The United States should work hard to make sure there is no daylight with South Korea over how to deal with the North as the Asian ally is expected to elect a liberal leader seeking a softer approach to Pyongyang, a U.S. expert said Monday.
Sue Mi Terry, a former senior U.S. intelligence official with expertise on Korea issues, made the point during a Council on Foreign Relations discussion, noting that the top candidates for South Korea's president are liberal politicians, including former presidential candidate Moon Jae-in.
"While we deal with these various options (on North Korea), what we have to think about is how are we going to get South Korea, a very different Blue House that's going to pursue a different North Korea policy, on board because obviously we have to coordinate with South Korea. Is South Korea going to be OK with our various proposals?" Terry said.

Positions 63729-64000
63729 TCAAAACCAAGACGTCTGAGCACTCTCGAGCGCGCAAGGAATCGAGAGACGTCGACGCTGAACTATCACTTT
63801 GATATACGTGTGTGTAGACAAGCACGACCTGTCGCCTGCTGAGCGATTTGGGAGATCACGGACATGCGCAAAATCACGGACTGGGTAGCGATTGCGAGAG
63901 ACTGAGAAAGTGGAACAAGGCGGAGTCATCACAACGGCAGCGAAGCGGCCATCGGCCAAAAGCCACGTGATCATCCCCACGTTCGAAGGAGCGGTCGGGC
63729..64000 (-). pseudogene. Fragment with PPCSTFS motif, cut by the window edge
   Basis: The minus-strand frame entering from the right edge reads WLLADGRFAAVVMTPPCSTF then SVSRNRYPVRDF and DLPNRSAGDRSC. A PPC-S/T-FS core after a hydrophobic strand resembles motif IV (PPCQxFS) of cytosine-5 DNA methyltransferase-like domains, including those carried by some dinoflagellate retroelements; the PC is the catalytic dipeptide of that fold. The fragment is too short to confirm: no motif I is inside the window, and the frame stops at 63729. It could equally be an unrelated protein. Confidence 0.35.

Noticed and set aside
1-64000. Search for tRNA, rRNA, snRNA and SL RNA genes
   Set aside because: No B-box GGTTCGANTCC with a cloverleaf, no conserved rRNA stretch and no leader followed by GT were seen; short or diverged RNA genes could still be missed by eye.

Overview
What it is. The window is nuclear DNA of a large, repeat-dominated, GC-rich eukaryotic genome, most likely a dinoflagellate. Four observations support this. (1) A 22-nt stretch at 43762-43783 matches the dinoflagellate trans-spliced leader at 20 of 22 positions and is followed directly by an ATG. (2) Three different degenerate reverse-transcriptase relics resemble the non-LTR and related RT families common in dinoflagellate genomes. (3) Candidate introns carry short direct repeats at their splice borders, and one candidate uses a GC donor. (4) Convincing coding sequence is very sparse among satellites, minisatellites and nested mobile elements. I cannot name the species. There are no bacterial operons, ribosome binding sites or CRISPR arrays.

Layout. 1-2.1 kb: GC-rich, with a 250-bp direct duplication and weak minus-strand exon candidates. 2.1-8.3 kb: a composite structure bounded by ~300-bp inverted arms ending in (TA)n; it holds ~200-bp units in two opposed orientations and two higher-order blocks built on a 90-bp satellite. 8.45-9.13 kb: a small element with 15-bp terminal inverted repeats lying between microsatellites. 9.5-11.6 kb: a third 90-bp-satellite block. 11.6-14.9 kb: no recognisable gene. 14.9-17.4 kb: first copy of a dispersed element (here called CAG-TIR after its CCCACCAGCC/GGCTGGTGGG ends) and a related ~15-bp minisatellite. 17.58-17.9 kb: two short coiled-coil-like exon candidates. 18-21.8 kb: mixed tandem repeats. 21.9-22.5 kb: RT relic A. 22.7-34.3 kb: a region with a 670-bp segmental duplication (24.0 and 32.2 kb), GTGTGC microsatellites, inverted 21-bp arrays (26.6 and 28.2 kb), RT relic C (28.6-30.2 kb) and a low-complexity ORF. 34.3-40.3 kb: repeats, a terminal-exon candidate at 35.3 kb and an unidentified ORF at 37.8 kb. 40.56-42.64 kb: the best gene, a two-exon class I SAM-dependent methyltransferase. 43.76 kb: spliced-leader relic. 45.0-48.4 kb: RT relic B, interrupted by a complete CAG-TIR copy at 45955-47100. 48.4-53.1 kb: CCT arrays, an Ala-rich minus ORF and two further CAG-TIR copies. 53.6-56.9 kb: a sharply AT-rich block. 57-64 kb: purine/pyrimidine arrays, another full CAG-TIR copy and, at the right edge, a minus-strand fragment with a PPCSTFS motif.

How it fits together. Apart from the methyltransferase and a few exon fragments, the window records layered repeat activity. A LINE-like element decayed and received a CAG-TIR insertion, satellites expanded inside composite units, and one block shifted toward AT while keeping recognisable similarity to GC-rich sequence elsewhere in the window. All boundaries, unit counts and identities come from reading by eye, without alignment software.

The remark reflects concerns in the United States about potential strains in the Korea-U.S. relations as liberals are expected to take power in South Korea and seek a softer approach to a nuclear-armed North Korea and closer ties with China amid tensions over the U.S. deployment of the THAAD missile defense system in the South.
Terry noted that Moon once said he would reconsider the THAAD deployment, and that he plans to reopen a joint industrial complex in the North Korean city of Kaesong that was shut down last year after Pyongyang carried out its fourth nuclear test.
"It's so important when we're talking about North Korea policy that there is no daylight between our allies and us. This is what North Korea loves to do brilliantly. Divide and conquer," she said. (Yonhap)